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Comment Re:Not sure what to think.... (Score 1) 167

Snowdon seems the logical "other pardon".

I disagree, based on the fact that Snowden is still at this moment a fugitive. He has never faced trial. Manning faced trial, plead guilty, and served time. While it is not without precedent to pardon someone who has not been tried (ie, Nixon), it is not easy to make an argument for it.

Comment All you guys are going to miss Win10 (Score 1, Troll) 462

When Win7 came in, everyone crapped on it. Longing for XP64. Praising Xp64 as good enough. stable enough. dont mess with this.

Then the fiasco of Win8, skipped 9, Win10. Finally everyone will be brought to Win10 kicking and screaming. And they all will file bug reports with a vengeance. MS developers will bellyache having to fix bugs in win10, while all the really cool assignment goes Win12 teams. But eventually Win10 will get to be actually much better than Win7. Just in time to declare it dead and annoint Win12 as the new king of the hill.

And the cycle will repeat.

Its turtles all the way down. And bugs all the way up.

Comment Re:False premise (Score 1) 480

Well, it hasn't happened yet. That said, why would you cancel your cable Internet for this? Yes, cellular Internet will be useful for your Chromebook when you're away from home, but in the same way it is today - a useful supplementary service that fills in the gaps, not as your primary system.

As for how you'd connect to a server at home, there are two options: VPN, or IPv6. The latter tends to get forgotten, but I connect to machines at home directly via IPv6 from my (T-Mobile) cellular connection without any problems. This sounds horrifying in terms of security, but if you imagine the development server being as locked down as a Chromebook or iDevice, without the back doors associated with too many modern IoT devices, it should be fine.

I'm more bothered about having to develop using a web interface, especially in an era in which leaving Firefox open for a day with 20 or so tabs open seems to result in it eating 4+Gb of memory, not the connectivity part. The connectivity part is actually the nice part.

Comment Re:Ha-Ha! (Score 1) 275

Linux builds exceptionally good UI and user experience? Why last time I checked there were at least 100 different GUI experiences possible in Linux/ And if you don't like all 100, you can just download the source, make a few edits, voila! "congratulations, 101'st GUI management distro".

The only good thing is, good or bad, you know what GUI is available in ALL windows machines and you can develop applications. Linux suffers in that respect. Qt? or Tkl or gnome or what? . Quite sad, given X11 actually was way ahead of windows in providing a base set of ui features guaranteed on all unix systems.

Comment Control-C in bash sessions. (Score 0) 275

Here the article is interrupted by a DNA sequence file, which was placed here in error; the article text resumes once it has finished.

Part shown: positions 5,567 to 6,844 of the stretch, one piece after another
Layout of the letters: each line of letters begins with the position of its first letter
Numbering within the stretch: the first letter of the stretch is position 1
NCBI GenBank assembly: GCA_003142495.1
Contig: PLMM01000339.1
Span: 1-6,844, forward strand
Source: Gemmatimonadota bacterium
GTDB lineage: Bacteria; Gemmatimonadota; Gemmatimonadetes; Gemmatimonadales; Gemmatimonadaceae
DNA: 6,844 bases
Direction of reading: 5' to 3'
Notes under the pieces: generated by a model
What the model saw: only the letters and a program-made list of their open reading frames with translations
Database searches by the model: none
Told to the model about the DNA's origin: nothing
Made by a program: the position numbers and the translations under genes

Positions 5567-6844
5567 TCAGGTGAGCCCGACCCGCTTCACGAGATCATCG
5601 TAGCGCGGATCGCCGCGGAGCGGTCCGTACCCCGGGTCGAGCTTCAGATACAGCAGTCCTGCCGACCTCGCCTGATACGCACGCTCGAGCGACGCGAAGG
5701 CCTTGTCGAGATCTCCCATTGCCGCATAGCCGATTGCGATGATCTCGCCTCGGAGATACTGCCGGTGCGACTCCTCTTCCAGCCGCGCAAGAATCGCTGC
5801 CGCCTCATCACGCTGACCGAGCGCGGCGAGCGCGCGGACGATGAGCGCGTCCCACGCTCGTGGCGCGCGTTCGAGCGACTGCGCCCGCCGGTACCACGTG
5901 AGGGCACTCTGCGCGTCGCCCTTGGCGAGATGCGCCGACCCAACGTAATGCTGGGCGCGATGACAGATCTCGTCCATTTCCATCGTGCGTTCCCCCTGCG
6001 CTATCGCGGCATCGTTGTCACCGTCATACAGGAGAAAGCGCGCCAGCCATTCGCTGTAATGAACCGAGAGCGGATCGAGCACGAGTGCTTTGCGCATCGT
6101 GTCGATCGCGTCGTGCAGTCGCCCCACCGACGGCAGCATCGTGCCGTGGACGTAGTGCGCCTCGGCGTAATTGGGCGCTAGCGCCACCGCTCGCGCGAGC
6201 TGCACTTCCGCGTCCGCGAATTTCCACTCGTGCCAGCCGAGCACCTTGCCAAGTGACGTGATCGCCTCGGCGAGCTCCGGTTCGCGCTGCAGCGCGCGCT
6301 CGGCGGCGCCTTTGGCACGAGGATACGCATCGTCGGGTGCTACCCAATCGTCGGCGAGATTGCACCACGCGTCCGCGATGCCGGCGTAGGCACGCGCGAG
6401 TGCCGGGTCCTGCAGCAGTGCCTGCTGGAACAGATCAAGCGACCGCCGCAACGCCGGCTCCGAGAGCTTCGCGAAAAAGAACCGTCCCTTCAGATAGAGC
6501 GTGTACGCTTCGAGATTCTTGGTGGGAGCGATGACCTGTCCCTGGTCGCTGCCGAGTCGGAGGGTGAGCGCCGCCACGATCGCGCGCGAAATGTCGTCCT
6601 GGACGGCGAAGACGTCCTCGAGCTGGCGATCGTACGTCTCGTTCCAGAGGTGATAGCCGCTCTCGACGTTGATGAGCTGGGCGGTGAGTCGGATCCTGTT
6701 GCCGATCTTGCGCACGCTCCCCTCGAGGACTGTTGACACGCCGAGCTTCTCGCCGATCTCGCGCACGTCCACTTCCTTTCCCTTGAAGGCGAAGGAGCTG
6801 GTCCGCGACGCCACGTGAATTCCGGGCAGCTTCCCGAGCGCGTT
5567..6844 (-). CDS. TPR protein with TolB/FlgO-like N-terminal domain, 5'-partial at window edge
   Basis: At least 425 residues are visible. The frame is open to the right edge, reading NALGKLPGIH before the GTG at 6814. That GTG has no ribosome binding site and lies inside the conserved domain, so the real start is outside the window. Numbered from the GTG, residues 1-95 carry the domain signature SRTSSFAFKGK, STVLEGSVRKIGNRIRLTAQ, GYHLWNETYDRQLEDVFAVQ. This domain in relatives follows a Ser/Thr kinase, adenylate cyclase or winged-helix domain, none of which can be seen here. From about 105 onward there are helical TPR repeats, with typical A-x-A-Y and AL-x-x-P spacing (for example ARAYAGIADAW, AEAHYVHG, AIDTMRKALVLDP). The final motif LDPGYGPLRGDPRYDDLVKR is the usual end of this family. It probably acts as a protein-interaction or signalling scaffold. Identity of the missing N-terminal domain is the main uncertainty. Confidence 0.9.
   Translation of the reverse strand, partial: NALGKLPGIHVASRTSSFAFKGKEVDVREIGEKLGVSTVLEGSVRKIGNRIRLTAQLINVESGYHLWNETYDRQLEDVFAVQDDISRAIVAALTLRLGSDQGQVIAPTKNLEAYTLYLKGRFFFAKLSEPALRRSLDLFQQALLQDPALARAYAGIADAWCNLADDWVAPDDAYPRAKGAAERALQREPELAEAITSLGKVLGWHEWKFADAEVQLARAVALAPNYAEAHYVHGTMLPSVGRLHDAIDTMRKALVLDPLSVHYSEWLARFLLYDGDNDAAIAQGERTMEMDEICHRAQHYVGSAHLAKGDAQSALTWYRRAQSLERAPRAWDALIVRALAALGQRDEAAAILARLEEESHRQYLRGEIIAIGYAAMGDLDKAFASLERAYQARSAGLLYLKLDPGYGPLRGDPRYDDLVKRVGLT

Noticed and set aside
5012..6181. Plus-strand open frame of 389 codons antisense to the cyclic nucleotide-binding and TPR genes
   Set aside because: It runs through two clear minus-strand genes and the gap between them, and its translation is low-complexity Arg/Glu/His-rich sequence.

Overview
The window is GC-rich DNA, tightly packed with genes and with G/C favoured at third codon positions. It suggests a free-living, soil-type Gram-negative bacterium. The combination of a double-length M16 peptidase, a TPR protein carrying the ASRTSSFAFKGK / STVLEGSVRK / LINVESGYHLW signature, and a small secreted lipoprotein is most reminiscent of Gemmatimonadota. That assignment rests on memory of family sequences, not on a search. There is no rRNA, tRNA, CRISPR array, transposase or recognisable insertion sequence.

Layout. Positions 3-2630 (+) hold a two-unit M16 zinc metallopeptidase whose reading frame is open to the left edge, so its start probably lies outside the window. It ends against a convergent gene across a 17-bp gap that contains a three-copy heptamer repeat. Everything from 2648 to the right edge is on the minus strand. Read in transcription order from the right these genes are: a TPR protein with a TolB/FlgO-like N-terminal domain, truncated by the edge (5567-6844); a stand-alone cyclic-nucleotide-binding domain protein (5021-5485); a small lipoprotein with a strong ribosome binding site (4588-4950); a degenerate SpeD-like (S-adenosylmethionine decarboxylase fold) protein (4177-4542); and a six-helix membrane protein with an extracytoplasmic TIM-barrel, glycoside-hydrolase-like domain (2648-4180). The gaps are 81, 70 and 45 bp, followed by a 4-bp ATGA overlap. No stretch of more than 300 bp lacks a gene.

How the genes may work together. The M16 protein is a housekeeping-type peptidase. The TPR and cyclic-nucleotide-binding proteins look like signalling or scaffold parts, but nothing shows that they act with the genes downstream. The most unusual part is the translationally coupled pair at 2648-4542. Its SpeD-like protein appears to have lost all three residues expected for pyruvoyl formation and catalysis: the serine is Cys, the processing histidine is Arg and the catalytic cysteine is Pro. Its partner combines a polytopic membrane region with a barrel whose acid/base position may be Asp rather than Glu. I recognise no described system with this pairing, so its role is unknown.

But for people doing serious work with Linux command-line apps, not having Ctrl-C is a little like driving a car when only the front brakes work.

Shows how little the person who wrote the article knows about clipboards in linux.

Most xterm and clones use mostly emacs like syntax. control-insert for copy and shift-insert for paste. X11 systems use middle mouse click to paste sections highlighted with the mouse. Cygwin - mintty supports control-insert and shift-insert.

In the console window spawned by cmd if you edit and enable quick-edit mode, "ENTER" is copy and right mouse click is paste.

I work in a mixture of all three windows on my desktop simultaneously. I use window bg color to remind me what kind of console I'm working on to do the right copy-paste. But in none of these systems control-c is used for copy.

Only in MS-windows-GUI control-c is used for copy. Looks like the author's knowledge about control-c is based on hearsay.

Comment Re: False premise (Score 1) 480

Let me field that answer. They'll use it, just like organizations kept using WinXP pre-SP3, until the new Director of IT came along and said "Are you fucking kidding me?! What incompetent idiot let you stay unpatched and critically open to everything that has come along in the last fucking decade?! Oh, the same one who thought it's a great idea to never upgrade hardware, despite your staff barely surviving on machines that crash daily, or catch fire like those two did last week."

Comment Re:Or just go back to the way things were before (Score 1) 5

This is personal to me. A friend I knew in high school, went into the service with, and kept in touch with couldn't afford insurance and caught appendicitis. It ruined his credit and nearly his family. In 1992 when he had a heart attack, he just laid down and died rather than calling 911.

That's what happens in the US when you work full time and can't afford insurance.

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"To IBM, 'open' means there is a modicum of interoperability among some of their equipment." -- Harv Masterson